This tooth is unrestorable due to the large amount of bone loss that is missing on the front side of the tooth.
The tooth is removed and there is a large hole in the bone that needs to be filled in.
The defect in the bone is filled in with bone used from various sources.
The gum is the covered up. The goal is to preserve the height of the bone so that an implant can be placed.
Bone grafts are used to fill in defects where the bone is missing around the teeth or where bone is needed for implants. The Catch 22 with dental implants is that you need bone to support the implant, but the reason most people need an implant is that they lost their tooth or teeth due to a lack of bone. In cases where there is a lack of bone, it is necessary to replace bone through bone grafting. Bone grafting procedures can be used to build up or fill in jawbone defects allowing the placement of dental implants. These techniques represent some of the greatest advances in modern dentistry. There are generally four types of bone grafts used:
Autografts are those where the bone to be grafted to the jaw is taken, or harvested, from your own body. The donor site, which is where the bone is harvested from, is usually the mouth or the hip. This is your own bone and is very compatible with your body. Autografts are generally the best grafting technique and usually result in the greatest regeneration of missing jawbone.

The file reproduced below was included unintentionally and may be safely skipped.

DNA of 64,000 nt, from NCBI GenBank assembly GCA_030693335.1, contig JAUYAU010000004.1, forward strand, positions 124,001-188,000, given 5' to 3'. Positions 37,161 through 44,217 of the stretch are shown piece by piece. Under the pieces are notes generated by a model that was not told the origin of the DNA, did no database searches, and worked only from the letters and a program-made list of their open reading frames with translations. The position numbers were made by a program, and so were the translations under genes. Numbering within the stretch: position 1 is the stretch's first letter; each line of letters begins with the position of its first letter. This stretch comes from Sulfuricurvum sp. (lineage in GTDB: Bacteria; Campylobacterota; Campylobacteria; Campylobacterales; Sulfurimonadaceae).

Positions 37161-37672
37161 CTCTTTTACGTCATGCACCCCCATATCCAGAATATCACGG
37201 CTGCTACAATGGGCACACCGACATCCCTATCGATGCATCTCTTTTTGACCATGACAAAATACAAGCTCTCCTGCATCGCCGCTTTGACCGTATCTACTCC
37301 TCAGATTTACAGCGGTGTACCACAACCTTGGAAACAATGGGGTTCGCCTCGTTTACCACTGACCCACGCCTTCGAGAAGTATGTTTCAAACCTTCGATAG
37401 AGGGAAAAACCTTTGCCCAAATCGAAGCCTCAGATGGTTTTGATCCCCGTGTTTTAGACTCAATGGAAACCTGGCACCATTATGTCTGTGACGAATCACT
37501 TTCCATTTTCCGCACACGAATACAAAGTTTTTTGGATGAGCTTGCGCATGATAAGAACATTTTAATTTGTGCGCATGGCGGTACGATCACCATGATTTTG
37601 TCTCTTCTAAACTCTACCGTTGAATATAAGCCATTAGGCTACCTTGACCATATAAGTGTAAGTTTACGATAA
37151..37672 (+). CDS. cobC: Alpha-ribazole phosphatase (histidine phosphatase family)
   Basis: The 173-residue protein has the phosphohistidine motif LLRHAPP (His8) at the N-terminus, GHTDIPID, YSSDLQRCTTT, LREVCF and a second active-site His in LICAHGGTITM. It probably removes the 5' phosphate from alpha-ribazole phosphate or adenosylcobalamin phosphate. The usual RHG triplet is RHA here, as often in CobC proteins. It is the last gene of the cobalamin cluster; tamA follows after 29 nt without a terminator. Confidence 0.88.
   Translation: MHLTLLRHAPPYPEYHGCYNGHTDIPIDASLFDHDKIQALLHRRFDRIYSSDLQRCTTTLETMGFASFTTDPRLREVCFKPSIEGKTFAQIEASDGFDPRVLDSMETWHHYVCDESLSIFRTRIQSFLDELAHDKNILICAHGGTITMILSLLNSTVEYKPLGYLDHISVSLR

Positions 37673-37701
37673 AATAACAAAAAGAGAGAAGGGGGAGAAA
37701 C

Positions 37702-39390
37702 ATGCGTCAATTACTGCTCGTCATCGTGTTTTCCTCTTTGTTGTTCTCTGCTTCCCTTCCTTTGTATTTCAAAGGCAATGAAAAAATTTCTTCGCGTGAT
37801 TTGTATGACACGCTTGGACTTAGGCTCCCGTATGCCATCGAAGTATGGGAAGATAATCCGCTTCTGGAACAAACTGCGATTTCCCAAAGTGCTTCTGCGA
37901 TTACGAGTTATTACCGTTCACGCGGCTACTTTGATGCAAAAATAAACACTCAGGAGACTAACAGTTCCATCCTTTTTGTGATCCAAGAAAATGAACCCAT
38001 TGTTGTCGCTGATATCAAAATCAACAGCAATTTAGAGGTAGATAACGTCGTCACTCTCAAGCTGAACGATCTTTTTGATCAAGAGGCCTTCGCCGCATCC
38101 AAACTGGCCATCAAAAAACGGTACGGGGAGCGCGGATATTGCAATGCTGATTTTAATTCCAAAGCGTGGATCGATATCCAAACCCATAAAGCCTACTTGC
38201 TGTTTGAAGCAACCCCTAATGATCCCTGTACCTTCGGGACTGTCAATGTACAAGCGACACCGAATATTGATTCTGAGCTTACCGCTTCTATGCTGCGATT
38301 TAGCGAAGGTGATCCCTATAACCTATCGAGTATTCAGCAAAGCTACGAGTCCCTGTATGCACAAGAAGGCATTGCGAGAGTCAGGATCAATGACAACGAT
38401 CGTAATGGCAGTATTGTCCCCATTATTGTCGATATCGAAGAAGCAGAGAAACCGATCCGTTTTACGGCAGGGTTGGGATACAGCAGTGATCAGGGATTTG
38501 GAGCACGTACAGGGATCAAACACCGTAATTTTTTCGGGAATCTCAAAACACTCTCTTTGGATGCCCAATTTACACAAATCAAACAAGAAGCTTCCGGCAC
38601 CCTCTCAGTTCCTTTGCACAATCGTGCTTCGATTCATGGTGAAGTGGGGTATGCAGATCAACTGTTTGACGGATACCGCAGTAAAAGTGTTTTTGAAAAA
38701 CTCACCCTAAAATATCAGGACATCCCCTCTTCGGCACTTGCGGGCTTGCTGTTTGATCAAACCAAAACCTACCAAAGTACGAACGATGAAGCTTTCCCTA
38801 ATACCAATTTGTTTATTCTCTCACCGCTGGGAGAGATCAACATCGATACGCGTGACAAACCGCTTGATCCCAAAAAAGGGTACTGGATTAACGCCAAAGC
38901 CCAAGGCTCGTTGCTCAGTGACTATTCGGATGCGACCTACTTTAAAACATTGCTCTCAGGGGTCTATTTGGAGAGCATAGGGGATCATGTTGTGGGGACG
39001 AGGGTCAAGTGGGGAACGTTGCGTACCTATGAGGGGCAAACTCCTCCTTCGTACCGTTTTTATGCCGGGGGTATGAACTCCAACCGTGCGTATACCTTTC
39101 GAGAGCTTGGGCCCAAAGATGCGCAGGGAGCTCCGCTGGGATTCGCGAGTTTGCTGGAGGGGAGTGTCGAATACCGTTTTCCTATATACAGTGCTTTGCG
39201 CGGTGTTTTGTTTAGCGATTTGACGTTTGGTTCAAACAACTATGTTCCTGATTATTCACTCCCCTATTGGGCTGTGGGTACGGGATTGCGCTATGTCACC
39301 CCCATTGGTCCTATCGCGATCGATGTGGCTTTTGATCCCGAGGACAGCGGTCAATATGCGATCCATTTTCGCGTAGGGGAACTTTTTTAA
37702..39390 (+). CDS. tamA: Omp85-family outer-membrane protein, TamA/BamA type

Allografts are taken from human donors. Many countries have donor programs where you can specify that in the event of your death, parts may be harvested from your body to save or improve the life of others. Heart transplants are one type of allograft. This can represent one of the greatest gifts you can ever give. Bone obtained in this manner undergoes rigorous tests and sterilization. Your body "converts" the donor bone into your natural bone, thereby rebuilding your resorbed jawbone.
Alloplastic grafts are made from inert, man-made synthetic materials. The modern artificial joint replacement procedure uses metal alloplastic grafts. For bone replacement, a man-made material that mimics natural bone is used. Most often this is a form of calcium phosphate. Depending on how it is made, it may be "resorbable" or "non-resorbable." That is, your body may or may not replace the alloplastic graft with your natural bone. In those cases where it is not replaced, it acts as a lattice or scaffold upon which natural bone is built. In either case, the end result is to create enough bone for the placement of dental implants.
Xenografts are harvested from animals. The animal bone, most commonly bovine (cow), is specially processed to make it biocompatible and sterile. It acts like a "filler" which in time your body will replace with natural bone. After this replacement process is complete dental implants may be placed to support the missing teeth.